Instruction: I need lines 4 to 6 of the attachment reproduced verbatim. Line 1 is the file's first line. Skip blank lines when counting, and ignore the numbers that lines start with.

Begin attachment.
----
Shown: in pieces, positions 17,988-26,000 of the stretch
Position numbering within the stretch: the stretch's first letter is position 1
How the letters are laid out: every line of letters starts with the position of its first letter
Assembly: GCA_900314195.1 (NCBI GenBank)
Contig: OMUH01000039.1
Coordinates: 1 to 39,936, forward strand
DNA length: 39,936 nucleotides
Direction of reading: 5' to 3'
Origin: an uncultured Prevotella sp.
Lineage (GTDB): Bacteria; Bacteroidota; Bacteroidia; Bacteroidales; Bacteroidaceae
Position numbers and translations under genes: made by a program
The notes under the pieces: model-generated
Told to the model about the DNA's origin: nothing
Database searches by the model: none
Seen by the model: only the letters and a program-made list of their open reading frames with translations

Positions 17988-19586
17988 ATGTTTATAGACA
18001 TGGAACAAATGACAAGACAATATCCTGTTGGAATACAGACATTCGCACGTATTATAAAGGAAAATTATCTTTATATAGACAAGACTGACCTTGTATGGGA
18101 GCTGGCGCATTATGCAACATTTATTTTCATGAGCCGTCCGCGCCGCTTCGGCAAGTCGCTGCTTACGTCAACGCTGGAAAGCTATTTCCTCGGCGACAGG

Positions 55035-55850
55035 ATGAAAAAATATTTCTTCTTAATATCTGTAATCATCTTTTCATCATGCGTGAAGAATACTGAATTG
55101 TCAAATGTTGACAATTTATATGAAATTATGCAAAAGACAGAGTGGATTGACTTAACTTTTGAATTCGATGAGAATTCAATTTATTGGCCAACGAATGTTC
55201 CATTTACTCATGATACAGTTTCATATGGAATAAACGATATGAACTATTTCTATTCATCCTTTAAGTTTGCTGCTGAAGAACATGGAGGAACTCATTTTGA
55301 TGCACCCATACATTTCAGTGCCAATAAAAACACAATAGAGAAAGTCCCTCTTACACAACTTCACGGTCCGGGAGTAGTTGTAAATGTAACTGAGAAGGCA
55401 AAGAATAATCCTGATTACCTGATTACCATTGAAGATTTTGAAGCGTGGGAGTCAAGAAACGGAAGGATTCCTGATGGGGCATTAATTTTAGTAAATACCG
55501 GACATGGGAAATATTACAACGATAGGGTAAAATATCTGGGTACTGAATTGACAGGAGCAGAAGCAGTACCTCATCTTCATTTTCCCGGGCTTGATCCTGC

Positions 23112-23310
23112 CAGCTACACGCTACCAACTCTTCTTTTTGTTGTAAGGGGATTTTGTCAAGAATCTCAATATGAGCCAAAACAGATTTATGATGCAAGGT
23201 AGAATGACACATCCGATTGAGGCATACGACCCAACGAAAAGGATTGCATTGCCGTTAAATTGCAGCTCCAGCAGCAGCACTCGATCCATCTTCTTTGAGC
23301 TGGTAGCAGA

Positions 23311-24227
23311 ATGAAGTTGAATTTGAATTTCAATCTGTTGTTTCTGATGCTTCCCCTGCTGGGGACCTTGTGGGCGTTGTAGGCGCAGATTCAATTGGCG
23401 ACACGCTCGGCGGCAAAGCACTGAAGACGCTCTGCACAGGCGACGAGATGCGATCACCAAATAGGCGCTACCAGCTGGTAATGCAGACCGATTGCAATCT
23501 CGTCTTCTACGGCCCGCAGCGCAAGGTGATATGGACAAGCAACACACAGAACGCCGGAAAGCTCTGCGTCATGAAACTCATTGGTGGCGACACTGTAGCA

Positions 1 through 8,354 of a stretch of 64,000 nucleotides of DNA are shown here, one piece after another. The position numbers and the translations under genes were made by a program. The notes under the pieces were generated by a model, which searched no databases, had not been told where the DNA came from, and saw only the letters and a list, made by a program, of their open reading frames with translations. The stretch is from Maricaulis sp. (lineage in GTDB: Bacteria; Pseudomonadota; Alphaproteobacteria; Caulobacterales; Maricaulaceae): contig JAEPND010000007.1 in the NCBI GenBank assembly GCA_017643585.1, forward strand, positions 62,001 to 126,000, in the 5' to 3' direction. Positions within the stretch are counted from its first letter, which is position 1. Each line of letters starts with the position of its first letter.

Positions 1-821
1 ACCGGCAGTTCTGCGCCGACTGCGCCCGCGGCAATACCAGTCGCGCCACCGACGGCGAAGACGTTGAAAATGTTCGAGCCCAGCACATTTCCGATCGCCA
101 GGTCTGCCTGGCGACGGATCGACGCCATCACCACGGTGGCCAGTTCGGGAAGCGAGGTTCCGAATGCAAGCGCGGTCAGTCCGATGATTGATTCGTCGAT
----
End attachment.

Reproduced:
Assembly: GCA_900314195.1 (NCBI GenBank)
Contig: OMUH01000039.1
Coordinates: 1 to 39,936, forward strand